Taking over the impressively appointed former William Ulmer Brewery at 81 Beaver Street in Bushwick, local gallery The Chimney has initiated an impressive installation, taking over six large rooms in the building to present a series of large-scale installations and selections of works by nine American and international artists.
Held in collaboration with Tungsten Partners, the exhibition welcomes a series of both local perspectives on the area, and an expanded sense of how the Bushwick neighborhood has become a hub for international exchanges in the artists. The first room welcomes the works of Japanese artist Yasue Maetake and Andrew Erdos, who has worked in the area for several years. Using glass as his primary medium, Erdos’s work explores intricate investigations into landscape and time, forming massive geological analogs that underscore the artist’s process and material in exchange with broader sensations of our global ecological systems, while Maetake’s mixed-media sculptural works investigate the liveliness of matter, artifact’s material and expressive qualities as well as the infinite possibilities of forms. Conversing through their distinct practices and shared awareness of materiality and time, density and balance, the combination is an intriguing set of selections.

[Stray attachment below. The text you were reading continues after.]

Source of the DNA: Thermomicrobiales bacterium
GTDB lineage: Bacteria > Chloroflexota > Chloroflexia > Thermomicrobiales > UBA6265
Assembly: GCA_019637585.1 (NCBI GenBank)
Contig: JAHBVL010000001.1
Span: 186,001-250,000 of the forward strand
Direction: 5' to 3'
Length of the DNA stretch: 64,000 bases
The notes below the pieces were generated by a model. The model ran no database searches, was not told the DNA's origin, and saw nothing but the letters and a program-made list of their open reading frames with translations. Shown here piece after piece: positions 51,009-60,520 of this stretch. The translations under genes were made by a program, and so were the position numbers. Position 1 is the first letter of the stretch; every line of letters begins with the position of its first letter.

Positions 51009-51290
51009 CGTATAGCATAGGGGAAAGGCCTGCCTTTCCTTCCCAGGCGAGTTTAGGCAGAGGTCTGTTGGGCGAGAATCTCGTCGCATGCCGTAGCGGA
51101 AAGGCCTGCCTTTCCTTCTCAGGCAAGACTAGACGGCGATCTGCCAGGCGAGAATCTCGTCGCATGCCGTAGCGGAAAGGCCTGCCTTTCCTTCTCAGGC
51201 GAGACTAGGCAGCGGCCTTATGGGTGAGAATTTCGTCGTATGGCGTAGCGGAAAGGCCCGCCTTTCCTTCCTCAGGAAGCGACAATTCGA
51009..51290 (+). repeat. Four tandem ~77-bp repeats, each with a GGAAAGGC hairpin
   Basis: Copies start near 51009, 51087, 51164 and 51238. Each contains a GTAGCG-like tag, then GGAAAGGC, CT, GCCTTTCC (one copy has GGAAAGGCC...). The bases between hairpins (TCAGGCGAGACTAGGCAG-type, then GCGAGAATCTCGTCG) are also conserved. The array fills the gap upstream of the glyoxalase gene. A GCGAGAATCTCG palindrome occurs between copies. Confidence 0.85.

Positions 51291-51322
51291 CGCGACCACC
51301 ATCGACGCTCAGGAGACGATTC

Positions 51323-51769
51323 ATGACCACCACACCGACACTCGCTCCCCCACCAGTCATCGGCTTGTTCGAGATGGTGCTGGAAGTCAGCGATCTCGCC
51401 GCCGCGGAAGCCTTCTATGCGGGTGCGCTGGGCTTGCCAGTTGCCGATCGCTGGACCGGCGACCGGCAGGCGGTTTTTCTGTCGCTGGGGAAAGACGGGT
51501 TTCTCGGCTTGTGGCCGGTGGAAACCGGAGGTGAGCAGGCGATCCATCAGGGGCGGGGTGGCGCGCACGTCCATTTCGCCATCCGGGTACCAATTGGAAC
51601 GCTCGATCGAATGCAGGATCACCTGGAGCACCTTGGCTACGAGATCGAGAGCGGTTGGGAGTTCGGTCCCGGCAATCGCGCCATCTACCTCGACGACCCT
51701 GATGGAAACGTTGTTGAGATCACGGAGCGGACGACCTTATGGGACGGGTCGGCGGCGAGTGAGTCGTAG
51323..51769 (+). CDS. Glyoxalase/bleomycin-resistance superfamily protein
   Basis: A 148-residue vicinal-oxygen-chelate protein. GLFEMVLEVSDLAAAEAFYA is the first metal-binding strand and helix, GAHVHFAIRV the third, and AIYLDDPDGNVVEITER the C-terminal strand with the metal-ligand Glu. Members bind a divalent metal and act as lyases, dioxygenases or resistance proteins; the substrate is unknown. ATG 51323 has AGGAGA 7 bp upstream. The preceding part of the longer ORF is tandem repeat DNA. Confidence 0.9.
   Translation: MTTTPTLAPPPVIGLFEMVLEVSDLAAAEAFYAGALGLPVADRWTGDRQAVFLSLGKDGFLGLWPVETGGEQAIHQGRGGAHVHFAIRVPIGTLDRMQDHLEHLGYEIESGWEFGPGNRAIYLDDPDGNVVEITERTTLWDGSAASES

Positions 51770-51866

In another room, artist Matt Taber has installed a table whose surface appears as a static cut-out of the ocean, a form that walks a thin line between designed object and utilitarian material that underscores the relations to the sea as a static boundary and moving architecture, one bound by outside forces and flows. Paralleling this concept with that of the cybernetic exchange that humans enact each day with algorithmic data systems and information flows, Taber draws a connection between long-held models of the world and newer forces that, in part, govern it.
On the third floor, artist Nelly Zagury of France has installed The Giant Stalker & The Cannibal Flower (2019). a 3D painting inviting the audience to experience the theatrical aspect of the artist’s dreams. Swimming in and out of erotic fantasy and mythological forms, Zagury’s works twist the language Taber introduces into a new sort of interiority, one in which exceedingly diverse networks of meaning, subjectivity and language all converge in a pulsating whole.
This sense of interplay and the creation of new worlds is a fitting metaphor for the show at large, a space at the cusp of a new period for the North Brooklyn neighborhood. As increasing attention is played to its fertile arts community, these connections between points of the map get increasingly complex, and ever more compelling.
The show closes July 28th.
— D. Creahan
The Chimney X Ulmer Arts [Exhibition Site]